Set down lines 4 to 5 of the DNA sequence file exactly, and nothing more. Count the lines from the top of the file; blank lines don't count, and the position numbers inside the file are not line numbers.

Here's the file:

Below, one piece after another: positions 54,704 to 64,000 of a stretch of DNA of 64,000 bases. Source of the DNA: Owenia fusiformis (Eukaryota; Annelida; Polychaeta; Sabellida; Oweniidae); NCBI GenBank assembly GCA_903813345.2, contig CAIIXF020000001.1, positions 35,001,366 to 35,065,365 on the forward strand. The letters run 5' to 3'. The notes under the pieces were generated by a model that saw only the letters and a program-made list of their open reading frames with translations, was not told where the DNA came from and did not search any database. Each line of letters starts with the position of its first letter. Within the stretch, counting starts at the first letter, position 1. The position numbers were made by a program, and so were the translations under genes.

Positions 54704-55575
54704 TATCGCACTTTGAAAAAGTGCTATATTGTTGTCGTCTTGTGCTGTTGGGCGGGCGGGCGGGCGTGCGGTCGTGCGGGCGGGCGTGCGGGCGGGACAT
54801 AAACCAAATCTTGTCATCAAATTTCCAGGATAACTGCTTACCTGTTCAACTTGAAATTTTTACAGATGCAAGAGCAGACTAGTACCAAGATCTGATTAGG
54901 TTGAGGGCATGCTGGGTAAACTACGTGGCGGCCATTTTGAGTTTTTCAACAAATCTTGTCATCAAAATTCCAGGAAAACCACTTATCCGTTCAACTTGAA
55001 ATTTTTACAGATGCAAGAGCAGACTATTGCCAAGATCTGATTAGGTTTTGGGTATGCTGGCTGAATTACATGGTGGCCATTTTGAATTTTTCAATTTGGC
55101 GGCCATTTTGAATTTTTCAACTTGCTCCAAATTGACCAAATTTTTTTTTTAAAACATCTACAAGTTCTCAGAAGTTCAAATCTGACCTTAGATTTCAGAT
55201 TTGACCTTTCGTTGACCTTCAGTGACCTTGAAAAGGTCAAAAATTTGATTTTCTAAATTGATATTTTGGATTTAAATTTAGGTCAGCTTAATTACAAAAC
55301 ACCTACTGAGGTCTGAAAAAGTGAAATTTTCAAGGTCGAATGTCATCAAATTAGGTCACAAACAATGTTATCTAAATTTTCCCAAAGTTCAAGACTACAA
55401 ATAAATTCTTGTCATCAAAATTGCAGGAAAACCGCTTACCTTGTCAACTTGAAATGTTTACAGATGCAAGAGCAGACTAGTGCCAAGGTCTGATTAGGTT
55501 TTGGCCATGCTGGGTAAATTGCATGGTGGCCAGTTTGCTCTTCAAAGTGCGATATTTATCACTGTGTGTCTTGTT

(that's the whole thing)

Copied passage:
54801 AAACCAAATCTTGTCATCAAATTTCCAGGATAACTGCTTACCTGTTCAACTTGAAATTTTTACAGATGCAAGAGCAGACTAGTACCAAGATCTGATTAGG
54901 TTGAGGGCATGCTGGGTAAACTACGTGGCGGCCATTTTGAGTTTTTCAACAAATCTTGTCATCAAAATTCCAGGAAAACCACTTATCCGTTCAACTTGAA